Addiction is a serious illness. Health, relationships, finances, and careers—all can be ruined by substance abuse and addiction, which is the leading cause of preventable illnesses and premature death. The most prevalent drugs of abuse are alcohol, marijuana, hallucinogens, inhalants, and nicotine. Other abused substances are stimulants, heroin, and sedatives.
The recklessness that often results from excessive drinking is a leading cause of serious injuries and accidental deaths. Alcohol is the most common cause of preventable birth defects. Excessive drinking can also lead to alcoholism, an illness that tends to run in families and is often associated with depression.
Use of marijuana, the most frequently used illicit drug, can lead to a loss of ambition and an inability to carry out plans or to function effectively. It is associated with short-term memory loss, accelerated heartbeat, high blood pressure, difficulty concentrating and processing information, and lapses in judgment.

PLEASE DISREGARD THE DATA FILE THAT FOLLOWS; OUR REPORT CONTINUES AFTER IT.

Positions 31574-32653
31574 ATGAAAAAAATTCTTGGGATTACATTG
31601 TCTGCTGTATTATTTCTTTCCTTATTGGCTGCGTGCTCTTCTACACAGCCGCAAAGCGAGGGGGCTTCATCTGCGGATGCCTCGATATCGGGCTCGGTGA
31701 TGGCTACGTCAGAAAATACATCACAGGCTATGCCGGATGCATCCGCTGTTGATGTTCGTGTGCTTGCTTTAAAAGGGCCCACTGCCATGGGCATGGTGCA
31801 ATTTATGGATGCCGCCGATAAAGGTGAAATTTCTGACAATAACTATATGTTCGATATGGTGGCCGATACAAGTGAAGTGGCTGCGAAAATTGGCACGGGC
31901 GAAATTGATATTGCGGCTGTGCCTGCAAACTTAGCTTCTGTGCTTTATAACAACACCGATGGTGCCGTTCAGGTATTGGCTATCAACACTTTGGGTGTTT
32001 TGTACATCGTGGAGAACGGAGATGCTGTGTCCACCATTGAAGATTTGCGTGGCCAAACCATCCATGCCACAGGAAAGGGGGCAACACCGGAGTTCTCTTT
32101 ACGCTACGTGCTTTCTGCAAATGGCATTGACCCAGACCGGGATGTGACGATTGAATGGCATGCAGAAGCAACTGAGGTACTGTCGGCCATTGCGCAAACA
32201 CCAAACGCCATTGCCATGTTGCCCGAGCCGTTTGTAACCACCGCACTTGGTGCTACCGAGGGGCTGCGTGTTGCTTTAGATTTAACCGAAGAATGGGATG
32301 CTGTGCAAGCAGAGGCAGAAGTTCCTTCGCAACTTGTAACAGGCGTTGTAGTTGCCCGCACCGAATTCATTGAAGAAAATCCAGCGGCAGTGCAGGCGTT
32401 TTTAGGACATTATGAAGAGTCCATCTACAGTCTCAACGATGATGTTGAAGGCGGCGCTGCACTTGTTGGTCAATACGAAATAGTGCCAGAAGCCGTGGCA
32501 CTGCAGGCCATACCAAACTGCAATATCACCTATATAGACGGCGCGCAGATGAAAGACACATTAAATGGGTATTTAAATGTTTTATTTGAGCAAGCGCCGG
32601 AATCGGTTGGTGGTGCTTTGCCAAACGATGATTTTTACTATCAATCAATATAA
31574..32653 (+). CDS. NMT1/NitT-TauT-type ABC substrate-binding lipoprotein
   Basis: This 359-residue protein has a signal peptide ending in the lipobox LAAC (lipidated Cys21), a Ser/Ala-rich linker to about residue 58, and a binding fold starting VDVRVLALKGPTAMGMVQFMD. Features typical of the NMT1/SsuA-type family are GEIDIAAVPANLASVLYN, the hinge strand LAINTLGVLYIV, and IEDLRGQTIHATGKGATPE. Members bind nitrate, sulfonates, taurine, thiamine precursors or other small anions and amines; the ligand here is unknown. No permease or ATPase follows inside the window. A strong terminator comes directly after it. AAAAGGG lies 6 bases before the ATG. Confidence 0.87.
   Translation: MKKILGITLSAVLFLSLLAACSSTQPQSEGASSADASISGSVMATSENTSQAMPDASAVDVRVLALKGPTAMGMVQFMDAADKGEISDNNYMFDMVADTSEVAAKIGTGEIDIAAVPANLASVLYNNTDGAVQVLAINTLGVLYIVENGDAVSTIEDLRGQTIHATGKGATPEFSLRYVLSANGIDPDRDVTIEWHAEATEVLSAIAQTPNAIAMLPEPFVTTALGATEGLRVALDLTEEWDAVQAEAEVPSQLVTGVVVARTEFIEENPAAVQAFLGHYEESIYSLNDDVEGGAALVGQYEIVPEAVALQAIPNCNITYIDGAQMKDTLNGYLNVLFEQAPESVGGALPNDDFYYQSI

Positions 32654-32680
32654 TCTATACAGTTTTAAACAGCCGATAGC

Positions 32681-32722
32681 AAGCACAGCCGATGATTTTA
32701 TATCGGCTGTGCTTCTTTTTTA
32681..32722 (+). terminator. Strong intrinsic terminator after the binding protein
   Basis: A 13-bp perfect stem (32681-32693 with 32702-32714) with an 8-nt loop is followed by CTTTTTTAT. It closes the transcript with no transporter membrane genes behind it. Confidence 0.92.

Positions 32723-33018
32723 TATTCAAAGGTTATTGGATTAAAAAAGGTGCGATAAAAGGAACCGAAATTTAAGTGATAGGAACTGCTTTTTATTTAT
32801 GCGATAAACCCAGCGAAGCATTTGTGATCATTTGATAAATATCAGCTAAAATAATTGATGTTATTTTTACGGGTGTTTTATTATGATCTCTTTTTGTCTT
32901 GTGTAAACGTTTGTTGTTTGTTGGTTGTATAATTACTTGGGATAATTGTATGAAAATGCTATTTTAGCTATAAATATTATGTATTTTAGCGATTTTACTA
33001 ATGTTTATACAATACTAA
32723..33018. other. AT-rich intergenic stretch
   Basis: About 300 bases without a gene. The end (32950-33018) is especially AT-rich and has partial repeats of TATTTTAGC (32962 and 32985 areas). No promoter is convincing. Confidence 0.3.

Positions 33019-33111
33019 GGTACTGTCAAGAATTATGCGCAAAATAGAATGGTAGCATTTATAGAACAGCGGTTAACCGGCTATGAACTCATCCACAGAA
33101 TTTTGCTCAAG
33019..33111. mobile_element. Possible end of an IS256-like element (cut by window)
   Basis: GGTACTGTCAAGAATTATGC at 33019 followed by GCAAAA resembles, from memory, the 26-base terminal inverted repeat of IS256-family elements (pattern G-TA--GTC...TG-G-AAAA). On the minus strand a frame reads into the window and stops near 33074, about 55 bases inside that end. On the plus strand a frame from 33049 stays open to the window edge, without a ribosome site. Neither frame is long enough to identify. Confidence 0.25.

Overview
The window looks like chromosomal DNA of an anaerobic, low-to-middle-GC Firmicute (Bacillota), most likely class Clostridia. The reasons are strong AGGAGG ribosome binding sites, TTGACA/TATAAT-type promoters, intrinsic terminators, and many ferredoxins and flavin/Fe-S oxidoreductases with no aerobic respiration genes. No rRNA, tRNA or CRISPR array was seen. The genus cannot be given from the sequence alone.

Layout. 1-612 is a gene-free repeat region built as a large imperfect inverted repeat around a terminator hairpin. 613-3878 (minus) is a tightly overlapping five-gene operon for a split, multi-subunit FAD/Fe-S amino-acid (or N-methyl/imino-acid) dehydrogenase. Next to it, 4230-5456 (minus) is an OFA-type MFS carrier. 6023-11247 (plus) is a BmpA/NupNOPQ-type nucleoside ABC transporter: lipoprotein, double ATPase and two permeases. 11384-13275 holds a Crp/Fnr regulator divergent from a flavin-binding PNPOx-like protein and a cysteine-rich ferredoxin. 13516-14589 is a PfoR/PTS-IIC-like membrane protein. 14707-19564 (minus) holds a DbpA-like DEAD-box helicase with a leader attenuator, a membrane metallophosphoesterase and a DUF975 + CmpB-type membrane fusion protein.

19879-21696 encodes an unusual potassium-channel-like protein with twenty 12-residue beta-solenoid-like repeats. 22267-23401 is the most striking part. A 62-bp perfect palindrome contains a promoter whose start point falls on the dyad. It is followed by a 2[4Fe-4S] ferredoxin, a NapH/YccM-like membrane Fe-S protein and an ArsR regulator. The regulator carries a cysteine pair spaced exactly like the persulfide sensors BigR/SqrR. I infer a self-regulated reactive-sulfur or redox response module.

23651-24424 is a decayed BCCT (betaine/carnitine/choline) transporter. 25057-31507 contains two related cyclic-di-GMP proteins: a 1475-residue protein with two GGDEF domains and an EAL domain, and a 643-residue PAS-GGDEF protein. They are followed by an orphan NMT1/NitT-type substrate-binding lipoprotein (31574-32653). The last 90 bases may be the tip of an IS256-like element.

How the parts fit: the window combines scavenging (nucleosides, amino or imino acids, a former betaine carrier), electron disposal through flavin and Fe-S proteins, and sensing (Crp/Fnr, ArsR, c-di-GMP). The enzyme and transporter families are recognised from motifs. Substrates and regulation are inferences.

Hallucinogens include LSD ("acid") and designer drugs such as Ecstasy. Effects include hallucinations and feelings of euphoria. Use of LSD may lead to stressful flashbacks and even death by dehydration or an exceptionally high fever.
Inhalants are breathable chemicals, including glue, paint thinner, and lighter fluid, that are commonly abused by teenagers. They reach the lungs and bloodstream very quickly and can cause heart failure, suffocation, and death.
Nicotine has addictive properties similar in severity to those of heroin. Smoking may lead to lung cancer, heart attacks, emphysema, high blood pressure, and ulcers. Withdrawal involves feelings of irritability, frustration, anger, anxiety, insomnia, and depression.
The first step on the road to recovery is recognition of the problem. Unfortunately, denial and a lack of understanding about addiction often complicate recovery. People are often prompted to seek treatment when concerned friends and family intervene.
Because substance abuse and addiction affect many aspects of a person's life, a combination of medication and therapy is often most effective. Other treatments include hospitalization, highly structured therapeutic communities, and outpatient programs.
In addition to treatment, self-help groups are available for people with substance abuse problems (Alcoholics Anonymous or Narcotics Anonymous) and their families (Al-Anon or Nar-Anon Family Group).
Adapted from "Let's Talk Facts About Substance Abuse and Addiction," produced by the American Psychiatric Association.